Sheinelle, Al and Dylan on what comes next: 'Normal isn't OK anymore'

The TODAY co-hosts discussed why they think returning to normal would be "losing sight of what this whole nightmare is about in the first place."

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/ Source: TODAY
By Scott Stump

One thing Sheinelle Jones doesn't want at the end of the nationwide protests in the wake of George Floyd's death is a return to normalcy.

The co-host shared her view on that sentiment as part of an ongoing conversation about race with Al Roker and Dylan Dreyer on the 3rd hour of TODAY Wednesday.

"I think we're all wrestling with this desire to get back to a place where it was a little bit more peaceful, but I think if we allow ourselves to say 'I just want to get back to normal,' that to me is the problem," she said.

"For some people, normal is fine, but for so many people who've felt disenfranchised and frustrated, for them normal isn't OK any more. Even though it's uncomfortable, I think we have to sit in a place where we have to acknowledge that normal isn't necessarily OK, so if we want to get back to a new normal, then fine. But to just say, 'Oh, I just want things to go back to normal,' that's just kind of to me losing sight of what this whole nightmare is about in the first place."

The protests against racial injustice following Floyd's death in the custody of the Minneapolis police have sparked conversations and outrage across the country at the way African Americans are treated by the U.S. justice system.

They also have prompted Al, Sheinelle and Craig Melvin to reveal the difficult conversations they have had with their children about being black and biracial in America, as well as the misguided notion of raising children to be "colorblind."

The TODAY co-hosts hope it can be a moment to spark fundamental change, rather than calls for life to return to what it was like before the protests.

"People don't like change," Al said. "Segregation, that was normal, and it changed, and suddenly we get a new normal and after a while, that was normal. I think the issue is that we don't know when or how or how long it's going to take to find that spot."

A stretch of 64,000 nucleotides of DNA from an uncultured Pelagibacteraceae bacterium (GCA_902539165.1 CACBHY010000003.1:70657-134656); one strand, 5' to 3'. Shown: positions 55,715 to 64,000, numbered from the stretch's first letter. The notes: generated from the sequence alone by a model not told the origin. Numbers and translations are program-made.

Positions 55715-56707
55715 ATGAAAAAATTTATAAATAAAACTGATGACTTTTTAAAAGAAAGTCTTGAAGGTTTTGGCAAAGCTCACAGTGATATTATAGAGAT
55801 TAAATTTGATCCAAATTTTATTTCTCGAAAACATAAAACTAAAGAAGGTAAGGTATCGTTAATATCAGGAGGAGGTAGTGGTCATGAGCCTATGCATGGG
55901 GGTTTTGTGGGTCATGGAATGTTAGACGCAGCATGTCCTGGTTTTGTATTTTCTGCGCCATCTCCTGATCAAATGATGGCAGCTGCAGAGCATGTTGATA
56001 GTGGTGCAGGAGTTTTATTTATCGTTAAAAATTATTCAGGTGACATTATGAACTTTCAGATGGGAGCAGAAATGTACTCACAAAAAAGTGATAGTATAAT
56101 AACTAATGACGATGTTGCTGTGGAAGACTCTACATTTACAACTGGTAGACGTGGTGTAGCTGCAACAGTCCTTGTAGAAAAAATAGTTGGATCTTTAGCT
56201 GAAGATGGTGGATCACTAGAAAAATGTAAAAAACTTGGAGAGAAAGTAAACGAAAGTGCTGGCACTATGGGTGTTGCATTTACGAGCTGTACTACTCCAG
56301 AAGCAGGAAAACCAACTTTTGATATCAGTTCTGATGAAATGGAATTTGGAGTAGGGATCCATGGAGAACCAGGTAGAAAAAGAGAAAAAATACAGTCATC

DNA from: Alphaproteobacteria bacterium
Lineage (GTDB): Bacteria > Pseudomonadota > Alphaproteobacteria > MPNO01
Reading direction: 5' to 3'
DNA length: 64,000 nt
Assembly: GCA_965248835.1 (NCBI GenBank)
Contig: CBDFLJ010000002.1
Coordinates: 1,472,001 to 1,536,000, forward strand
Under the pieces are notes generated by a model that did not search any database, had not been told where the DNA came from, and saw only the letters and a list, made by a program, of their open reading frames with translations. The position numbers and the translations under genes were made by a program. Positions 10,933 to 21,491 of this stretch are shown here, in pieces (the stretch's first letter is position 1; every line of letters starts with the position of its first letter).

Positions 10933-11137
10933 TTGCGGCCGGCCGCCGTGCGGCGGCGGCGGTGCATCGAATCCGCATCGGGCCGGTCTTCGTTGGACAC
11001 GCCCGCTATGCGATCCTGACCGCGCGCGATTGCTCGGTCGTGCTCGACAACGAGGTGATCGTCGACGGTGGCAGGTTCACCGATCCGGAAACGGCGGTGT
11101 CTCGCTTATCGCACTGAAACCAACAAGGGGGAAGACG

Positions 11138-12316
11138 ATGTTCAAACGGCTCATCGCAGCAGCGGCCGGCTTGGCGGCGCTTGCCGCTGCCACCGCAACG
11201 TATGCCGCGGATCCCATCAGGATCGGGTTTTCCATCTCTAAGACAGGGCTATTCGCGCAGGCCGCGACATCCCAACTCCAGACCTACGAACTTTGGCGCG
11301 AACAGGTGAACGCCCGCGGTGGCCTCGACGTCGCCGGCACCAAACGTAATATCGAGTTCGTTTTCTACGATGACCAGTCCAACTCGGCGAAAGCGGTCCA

"If there is a chance to get to a new normal, this could be the ideal time," Dylan said. "Because of the coronavirus and the pandemic and us being home, being so aware of the news and everything that's going on, everything is different in all aspects of our life for everyone across the board. Everything has to be a new normal anyway so if there's a way we can harness that in the situation that we're in because of the pandemic, let's just change it all right now."

Dylan admitted that she recently had a conversation with her mother about race for the first time in her life, which was eye-opening to Sheinelle.

"I appreciate your honesty Dylan, because I think as much as everybody's saying 'I want to learn from you,' we're learning from each other in many ways because I have to tell you, it never crossed my mind that you wouldn't have talked about race, but why would you?" Sheinelle said.

"I talk about race every day. I can't think of a time when it doesn't come up. Very rarely, every day somehow, some way, whether we're at the store and something happens, it's just always in the air, and so, wow! And there are a lot of people that are like, 'Must be nice, I wish I didn't have to talk about it all the time.'"

Al and Craig also reflected earlier this week that their white colleagues have reached out to them for one-on-one conversations about race more than ever before.

"I think that's maybe the model going forward," Al said on Wednesday. "You don't have to change a thousand people's minds, you just have to reach out to one person, and that person reach out to somebody, and then we go down the line."

While the protests have brought racial issues to the forefront, there also have been numerous instances of destruction and looting.

"Listen, we are all in this together, no one wants to see things on fire," Sheinelle said. "It is a scary time and no one wants this. I think we're all trying to figure out, how do we stop this? Because we understand the protests, but the looting has to stop. We can't afford to keep burning, but we also understand why this is happening. How do we stop this?"